I watched the Boston Marathon yesterday. It’s hard to imagine that two years ago I was making the trek from Hopkinton to Boston. I wasn’t sure how watching the race would make me feel. However, if anything I was more determined than ever afterwards. I can’t wait to get off my butt, get back in shape and make that journey again. It really lit a fire in my belly and I can’t wait to beat this cancer into submission.
I am embarrassed to say that it has taken me 4 miles before I thanked all my supporters in this race. In all honesty, I have been so overwhelmed and humbled by the outpouring of love I haven’t known what to write. But the words came to me at 5AM this morning, and here they are:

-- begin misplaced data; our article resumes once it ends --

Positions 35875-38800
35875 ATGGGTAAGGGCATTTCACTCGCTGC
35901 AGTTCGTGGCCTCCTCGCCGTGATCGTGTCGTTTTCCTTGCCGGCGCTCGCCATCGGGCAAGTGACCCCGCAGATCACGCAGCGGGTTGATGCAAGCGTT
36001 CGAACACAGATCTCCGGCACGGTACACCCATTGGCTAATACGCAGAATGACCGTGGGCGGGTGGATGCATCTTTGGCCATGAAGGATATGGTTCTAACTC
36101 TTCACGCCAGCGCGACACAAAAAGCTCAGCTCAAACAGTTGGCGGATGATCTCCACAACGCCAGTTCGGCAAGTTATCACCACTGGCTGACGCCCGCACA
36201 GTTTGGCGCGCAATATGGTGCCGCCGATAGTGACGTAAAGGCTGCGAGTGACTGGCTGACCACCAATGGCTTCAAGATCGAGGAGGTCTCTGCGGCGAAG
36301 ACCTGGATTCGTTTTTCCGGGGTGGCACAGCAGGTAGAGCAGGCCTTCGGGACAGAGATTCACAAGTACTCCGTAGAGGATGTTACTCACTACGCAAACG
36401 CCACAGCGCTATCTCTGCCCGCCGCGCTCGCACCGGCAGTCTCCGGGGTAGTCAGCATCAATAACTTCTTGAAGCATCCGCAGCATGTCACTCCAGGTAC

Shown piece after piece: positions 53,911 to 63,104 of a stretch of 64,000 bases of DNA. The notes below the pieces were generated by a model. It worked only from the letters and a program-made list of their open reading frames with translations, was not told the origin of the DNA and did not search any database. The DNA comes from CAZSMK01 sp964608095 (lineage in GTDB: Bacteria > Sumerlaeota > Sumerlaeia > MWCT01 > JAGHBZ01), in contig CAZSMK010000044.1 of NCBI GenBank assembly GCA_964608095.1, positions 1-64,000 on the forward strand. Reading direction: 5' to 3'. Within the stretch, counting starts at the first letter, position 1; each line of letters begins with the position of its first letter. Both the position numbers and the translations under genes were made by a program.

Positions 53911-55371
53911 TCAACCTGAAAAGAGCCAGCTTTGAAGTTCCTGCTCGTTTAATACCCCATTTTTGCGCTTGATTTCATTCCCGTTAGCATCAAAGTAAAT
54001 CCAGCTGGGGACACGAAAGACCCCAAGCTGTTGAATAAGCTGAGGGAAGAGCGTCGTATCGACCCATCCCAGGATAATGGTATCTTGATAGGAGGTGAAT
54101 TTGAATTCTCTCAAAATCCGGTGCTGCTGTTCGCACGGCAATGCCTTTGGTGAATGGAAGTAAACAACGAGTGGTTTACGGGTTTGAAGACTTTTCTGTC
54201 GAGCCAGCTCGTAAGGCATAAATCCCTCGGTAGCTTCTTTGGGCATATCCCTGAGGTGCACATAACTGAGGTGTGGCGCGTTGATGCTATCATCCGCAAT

THANK YOU to:
- Friends and family near and far, for letters, emails, phone calls, prayers and glasses of wine. Some of you I speak to daily and others I hadn’t spoken to in years, but the common thread is that your words uplift me every day.
- Chagrin Valley Mom’s Running Club for the meals every Monday. Each and every member has an amazing story and is an awesome woman, mom and runner.
- My neighbors for meals, babysitting and friendship. I live in great neighborhood and I know if I ever needed anything a half dozen hands would fly into the air instantaneously.
- My coworkers for letting me say I don’t need any help, pretending that I don’t need any help and then filling in for me when I do need help.
- My inlaws for their prayers and constant encouragement. While they live far away, I know they are with me in spirit. And they packed our freezer with food during Easter – score!